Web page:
Old Bandoneons

  • Each single brand of bandoneons has a history. Many instrument makers produced on demand, that is the client explained what he needed and the result was a more or less custom instrument. THe big producers often simply scaled up a work shop and that was the factory. The section Bandoneon related Biographies tells about.

  • Alfred Arnold

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  • The bandoneons exported to South America were distributed by a single retailer. This unique privileged representative could decide about the final consumer price. Since this system made the instruments more expensive, Alfred Arnold created new brands for his bandoneons. This way he could bypass exclusive distribution treaties made with the importers, and deliver the new brands to competing importers.

    The main importer in turn reacted by numbering each sold instrument and engraving it visible from the outside. This number suggested to be a serial number being at the same time the proof of the original instrument. Not numbered bandoneons were then considered not original being less considered. On the second hand market false numbers were then common. However with some routine they may well be recognized

    Inside the instrument you'll find in most cases a hand written numbers, later they where stamped. These numbers again are not real serial numbers. They were used during production to keep parts of one instrument together. You may find them on reed boards or on the bellow frame. The bass side with a B prefix, the treble a D (Diskant) In fact, the numbers were not current. They are not related to any production year or about the number of produced instruments. Many instruments were exported as kits to be assembled at destiny, a way to circumvent the high taxes applied to ready-to-use bandoneons.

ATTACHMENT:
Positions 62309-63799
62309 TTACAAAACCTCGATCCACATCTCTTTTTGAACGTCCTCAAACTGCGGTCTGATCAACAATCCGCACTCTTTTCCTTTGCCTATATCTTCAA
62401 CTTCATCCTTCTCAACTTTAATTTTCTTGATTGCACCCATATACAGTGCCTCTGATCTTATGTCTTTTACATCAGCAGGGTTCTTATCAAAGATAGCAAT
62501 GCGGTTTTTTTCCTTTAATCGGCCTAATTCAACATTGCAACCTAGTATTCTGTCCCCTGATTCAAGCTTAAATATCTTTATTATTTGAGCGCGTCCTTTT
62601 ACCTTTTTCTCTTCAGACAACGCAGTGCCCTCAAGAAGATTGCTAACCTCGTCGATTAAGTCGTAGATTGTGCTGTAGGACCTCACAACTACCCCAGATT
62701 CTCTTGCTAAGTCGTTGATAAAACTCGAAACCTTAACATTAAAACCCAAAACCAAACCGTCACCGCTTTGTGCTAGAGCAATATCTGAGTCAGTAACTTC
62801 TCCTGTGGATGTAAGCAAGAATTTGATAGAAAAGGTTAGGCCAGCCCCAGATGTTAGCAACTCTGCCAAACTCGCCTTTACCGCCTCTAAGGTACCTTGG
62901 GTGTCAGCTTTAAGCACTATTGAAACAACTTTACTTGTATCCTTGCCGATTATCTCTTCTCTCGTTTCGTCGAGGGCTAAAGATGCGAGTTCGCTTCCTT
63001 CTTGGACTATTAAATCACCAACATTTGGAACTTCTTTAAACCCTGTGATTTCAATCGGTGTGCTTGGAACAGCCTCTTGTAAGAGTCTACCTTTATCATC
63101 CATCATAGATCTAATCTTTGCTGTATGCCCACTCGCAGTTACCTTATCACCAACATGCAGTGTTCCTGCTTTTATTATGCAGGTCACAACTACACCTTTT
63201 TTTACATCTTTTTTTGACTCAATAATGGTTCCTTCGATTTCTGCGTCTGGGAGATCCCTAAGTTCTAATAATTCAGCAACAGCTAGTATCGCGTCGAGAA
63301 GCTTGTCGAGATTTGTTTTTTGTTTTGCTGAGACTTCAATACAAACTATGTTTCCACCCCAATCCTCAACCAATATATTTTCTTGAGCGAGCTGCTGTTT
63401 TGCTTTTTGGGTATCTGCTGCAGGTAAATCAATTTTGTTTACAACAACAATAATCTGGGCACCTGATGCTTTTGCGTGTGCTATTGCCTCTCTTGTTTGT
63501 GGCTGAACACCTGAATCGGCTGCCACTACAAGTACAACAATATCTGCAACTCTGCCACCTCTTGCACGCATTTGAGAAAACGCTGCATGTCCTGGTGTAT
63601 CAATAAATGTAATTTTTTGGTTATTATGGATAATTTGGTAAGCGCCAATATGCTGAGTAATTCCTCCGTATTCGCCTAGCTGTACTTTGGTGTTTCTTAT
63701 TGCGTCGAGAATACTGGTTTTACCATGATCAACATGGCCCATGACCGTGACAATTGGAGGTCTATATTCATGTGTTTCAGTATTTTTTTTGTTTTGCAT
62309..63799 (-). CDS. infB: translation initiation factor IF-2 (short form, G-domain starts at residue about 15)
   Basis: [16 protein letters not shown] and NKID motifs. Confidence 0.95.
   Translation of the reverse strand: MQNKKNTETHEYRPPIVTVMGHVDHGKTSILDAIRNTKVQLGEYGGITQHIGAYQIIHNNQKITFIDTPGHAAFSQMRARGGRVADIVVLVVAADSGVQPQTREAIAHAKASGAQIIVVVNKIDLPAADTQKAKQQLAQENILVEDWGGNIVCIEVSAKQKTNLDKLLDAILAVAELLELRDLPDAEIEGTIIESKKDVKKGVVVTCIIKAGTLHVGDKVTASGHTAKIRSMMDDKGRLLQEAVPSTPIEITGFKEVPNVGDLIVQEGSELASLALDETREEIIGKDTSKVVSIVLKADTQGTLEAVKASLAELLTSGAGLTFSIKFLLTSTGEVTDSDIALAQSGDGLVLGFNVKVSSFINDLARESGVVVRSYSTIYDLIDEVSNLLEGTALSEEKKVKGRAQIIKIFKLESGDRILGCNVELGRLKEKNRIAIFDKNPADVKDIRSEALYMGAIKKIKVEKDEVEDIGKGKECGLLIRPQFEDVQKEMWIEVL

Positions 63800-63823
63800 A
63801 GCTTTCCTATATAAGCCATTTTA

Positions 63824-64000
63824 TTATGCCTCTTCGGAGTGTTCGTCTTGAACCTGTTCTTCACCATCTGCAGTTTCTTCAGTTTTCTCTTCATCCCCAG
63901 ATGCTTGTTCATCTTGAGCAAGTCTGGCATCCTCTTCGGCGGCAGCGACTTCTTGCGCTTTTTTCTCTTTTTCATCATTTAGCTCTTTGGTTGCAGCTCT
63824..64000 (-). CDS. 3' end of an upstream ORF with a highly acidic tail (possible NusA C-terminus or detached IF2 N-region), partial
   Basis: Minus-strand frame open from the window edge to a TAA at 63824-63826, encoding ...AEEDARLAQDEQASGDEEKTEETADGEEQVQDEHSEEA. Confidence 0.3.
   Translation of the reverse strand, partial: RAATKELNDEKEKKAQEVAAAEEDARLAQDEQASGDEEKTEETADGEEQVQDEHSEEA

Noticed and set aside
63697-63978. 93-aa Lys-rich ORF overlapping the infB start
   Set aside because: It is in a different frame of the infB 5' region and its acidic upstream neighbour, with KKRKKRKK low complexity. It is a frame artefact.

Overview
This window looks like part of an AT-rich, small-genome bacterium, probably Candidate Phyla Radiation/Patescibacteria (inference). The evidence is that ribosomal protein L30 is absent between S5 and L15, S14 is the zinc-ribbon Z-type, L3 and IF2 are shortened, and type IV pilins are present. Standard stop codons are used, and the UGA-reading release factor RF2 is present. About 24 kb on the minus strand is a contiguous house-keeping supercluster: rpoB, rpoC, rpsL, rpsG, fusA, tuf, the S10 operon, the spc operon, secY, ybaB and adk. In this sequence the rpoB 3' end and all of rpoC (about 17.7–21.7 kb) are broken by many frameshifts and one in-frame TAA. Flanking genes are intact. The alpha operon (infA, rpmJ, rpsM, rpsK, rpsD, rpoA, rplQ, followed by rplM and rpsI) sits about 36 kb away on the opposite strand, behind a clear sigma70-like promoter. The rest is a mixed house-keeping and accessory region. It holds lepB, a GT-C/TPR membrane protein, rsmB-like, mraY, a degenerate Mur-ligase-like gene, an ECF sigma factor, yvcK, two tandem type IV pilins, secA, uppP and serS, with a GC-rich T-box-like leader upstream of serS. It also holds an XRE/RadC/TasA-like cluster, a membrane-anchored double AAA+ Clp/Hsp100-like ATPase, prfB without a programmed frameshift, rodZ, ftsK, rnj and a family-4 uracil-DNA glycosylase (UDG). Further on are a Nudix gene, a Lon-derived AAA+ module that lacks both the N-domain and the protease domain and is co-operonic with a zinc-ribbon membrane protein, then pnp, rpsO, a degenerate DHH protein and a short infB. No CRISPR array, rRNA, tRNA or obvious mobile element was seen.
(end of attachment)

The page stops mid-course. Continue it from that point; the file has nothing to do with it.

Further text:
• Alfred Arnold 130 voice dual Reed double action

    Alfred Arnold Louis XV

  • Alfred Arnold, 142-voice, model Louis XV # 80210
    Bandoneons are expensive today and were also in the past. For some musicians buying a bandoneon was scarifying many month earnings and were lucky to gather one of the cheaper plain versions without any decoration. On the other side the rich owned bandoneons as a piece of art or for representation. Often they even did never play them. There was a market for the as expensive as possible. versions.

    The instruments were basically identical, except the cabinet. Molded head covers look like French baroque furnitures. and are nick named Louis XV in South America. They added a rich mother-of-pearl decoration and used the far more expensive aluminum reed boards.
    The model is seldom and collectors are market.

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